investing Janet Kidd Stewart |
You'll soon be able to download an electronic version of your Social Security statement, but chances are it won't enhance your retirement one bit.
That's because you probably won't change your claiming date based on what you find, according to academic studies that have looked at that behavior.
Few workers made changes to their benefit start date as a result of the Social Security Administration issuing paper benefit statements beginning in 1995, according to the Center for Retirement Research at Boston College. (The statements were largely discontinued in 2011 as the agency tried to move everyone to the website version, but after some public outcry the paper statements were reinstated on a limited basis.)
Recipients can begin getting reduced benefits at age 62, four years before the full retirement age for those born between 1943 and 1954. For people in that age group, claiming at 62 would mean a 25 percent reduction in benefits compared to the benefit at full retirement age, 66. The reduction is an actuarial calculation designed to make the benefit roughly equal regardless of the claiming age if the recipient lives to his exact life expectancy.
People who delay claiming beyond full retirement age can boost their monthly benefit by 8 percent per year up to age 70. That's a 32 percent cumulative raise.
Reviewing various studies of claiming behavior, the Center for Retirement Research concluded in a recent brief that while the earnings history data available at www.ssa.gov/myaccount and in paper statements is useful and informative, the statements themselves so far haven't persuaded future beneficiaries to delay claiming in order to boost their monthly benefits.
And the research center's Steven Sass, author of the brief, doesn't expect much difference with the new downloadable file, which was expected to be available by the end of July.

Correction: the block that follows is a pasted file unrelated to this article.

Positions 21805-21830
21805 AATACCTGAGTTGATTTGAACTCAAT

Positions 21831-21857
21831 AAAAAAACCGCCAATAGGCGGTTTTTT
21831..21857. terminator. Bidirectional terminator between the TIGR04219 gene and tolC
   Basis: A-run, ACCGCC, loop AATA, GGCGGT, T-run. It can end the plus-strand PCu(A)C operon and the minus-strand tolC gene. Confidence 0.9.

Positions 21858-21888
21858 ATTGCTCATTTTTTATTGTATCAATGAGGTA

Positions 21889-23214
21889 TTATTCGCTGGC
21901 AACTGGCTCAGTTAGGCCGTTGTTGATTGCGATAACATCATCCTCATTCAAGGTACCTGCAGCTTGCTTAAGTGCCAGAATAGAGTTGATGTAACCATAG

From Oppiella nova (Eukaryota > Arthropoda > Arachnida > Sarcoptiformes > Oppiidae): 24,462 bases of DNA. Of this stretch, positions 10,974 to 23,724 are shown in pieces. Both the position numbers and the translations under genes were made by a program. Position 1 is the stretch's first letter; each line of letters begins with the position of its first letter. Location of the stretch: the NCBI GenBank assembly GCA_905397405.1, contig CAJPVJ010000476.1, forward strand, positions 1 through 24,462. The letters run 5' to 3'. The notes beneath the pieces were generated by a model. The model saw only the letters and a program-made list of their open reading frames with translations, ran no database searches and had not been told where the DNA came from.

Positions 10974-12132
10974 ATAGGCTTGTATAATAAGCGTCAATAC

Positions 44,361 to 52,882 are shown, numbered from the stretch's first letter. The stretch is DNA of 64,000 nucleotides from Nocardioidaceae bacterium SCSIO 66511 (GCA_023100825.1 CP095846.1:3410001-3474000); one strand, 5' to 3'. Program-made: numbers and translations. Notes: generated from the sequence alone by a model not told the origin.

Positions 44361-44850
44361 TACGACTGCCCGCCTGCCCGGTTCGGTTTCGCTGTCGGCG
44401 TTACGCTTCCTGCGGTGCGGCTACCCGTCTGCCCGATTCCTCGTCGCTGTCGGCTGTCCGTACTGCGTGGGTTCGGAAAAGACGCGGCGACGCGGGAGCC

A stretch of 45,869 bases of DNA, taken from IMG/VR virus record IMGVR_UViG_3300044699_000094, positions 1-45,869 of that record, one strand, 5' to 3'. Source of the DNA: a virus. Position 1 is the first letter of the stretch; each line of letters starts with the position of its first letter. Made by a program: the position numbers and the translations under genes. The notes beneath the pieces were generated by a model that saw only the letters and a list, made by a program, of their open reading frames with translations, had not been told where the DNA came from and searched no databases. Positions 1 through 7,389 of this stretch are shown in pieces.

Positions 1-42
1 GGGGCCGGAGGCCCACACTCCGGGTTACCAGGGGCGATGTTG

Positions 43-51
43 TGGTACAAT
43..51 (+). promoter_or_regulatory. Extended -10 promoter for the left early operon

"I doubt it moves the needle," said Sass, program director for the Center for Retirement Research's Financial Security Project. The file allows users to transfer their earnings data into a third-party software program so it can project future benefits without having to manually input many years of wages. Using the detailed wage data allows for a more accurate benefit forecast and lets users indicate whether they intend to keep working at their current salary until retirement age, which is the assumption built into SSA's annual benefit estimate.
So here's a double-dog-dare challenge: Sign up for an online Social Security statement account — about 20 million users have done so thus far. Once you have an account, you'll have access to your downloadable file as soon as they are available. Then actually use the data to create an optimal claiming strategy that reflects your financial resources and retirement goals.
The key data on the file is the earnings record — the lifetime earnings history that determines your eventual monthly benefits. You'll be able to take that data and plug it into a third-party calculator — say from a firm like financialengines.com or socialsecuritysolutions.com — or from your financial adviser, assuming the adviser has the proper technical capabilities to work with the data file.
From there, you can blend your estimated monthly benefits with those of your spouse, for example, to determine the optimal claiming strategy. You might also be able to model how different claiming strategies would work with the rest of your portfolio.
"Often, delaying a claim is going to maximize someone's benefits, but a lot of people feel they can't afford to wait," said Kelly O'Donnell, executive vice president at Financial Engines, a 401(k) adviser that also offers free tools on its website for retail investors. "So this will show them, using their actual financial data, how to draw down an IRA or 401(k) to fund the gap years while they wait to file for benefits."
Janet Kidd Stewart writes for the Chicago Tribune.